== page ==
"What is the learning curve?" a job applicant asked this week.
I'd been thinking about this earlier in the day, particularly in the newspaper industry where learning is the career itself. If I stop learning, then I'm dying.
I've always said the learning curve is at least a year and for some jobs it's up to five years. But in my varied experiences, it wasn't so much about what I knew.
While driving to get lunch -- a healthy serving of pineapple as suggested by a reader -- I thought the learning curve is when one feels comfortable on the job.
So we discussed the language difference and the applicant agreed "comfort" is a better goal.
I'd been thinking about it because I'm finally starting to feel comfortable in a new job, a new community and pretty much new everything else.
Comfort comes from an awareness that I'm not confronted by a new computer program each day, where I know the names of colleagues spread across a couple of states, when I can answer simple questions from readers. Imagine when someone calls and asks what a subscription costs and my answer is, "I have no idea." That does not inspire consumer confidence.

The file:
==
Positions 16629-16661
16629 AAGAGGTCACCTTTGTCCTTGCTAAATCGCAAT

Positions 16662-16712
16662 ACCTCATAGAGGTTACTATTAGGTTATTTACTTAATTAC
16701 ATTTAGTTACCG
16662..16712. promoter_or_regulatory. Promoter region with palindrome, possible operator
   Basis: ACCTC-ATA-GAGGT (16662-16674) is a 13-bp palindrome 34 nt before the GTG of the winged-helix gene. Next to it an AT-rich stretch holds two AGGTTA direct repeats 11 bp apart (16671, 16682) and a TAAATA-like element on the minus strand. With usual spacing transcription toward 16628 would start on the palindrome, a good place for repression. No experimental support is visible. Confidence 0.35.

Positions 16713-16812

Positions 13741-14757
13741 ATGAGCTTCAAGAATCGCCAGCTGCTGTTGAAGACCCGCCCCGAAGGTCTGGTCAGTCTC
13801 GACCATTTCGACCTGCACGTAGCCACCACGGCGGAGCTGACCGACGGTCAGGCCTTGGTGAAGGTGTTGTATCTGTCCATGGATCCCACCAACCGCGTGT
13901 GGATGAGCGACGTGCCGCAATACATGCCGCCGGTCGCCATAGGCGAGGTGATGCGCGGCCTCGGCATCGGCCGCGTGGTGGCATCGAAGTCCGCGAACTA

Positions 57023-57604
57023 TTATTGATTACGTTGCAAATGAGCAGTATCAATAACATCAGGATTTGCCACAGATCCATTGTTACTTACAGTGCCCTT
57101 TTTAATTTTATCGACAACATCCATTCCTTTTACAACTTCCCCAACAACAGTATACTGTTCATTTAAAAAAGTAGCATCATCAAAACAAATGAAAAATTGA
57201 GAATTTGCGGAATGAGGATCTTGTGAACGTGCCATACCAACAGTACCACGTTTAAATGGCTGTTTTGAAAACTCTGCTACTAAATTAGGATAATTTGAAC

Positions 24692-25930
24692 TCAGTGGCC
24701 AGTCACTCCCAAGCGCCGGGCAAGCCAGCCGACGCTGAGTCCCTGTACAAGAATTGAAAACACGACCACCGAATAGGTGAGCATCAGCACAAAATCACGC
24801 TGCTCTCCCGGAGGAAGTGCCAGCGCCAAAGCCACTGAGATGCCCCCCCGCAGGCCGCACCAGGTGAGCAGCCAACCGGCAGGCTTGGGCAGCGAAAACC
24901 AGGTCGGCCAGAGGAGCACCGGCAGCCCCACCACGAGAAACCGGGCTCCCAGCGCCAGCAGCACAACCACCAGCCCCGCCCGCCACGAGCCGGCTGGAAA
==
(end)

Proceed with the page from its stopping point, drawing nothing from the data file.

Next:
Not only can I answer simple questions, I can help fix problems facing my colleagues. Any good newspaper editor knows not just writing and editing but how to fix a copier issue, order office supplies or -- this week -- find a damn pair of scissors.
I don't feel as overwhelmed as before and I'm not exhausted at the end of every day -- just most days.
I can't imagine how good it will feel to get my stuff here when I have comfort at both home and work.
Have a beautiful weekend.
Peace and comfort unto you my brothers and sisters.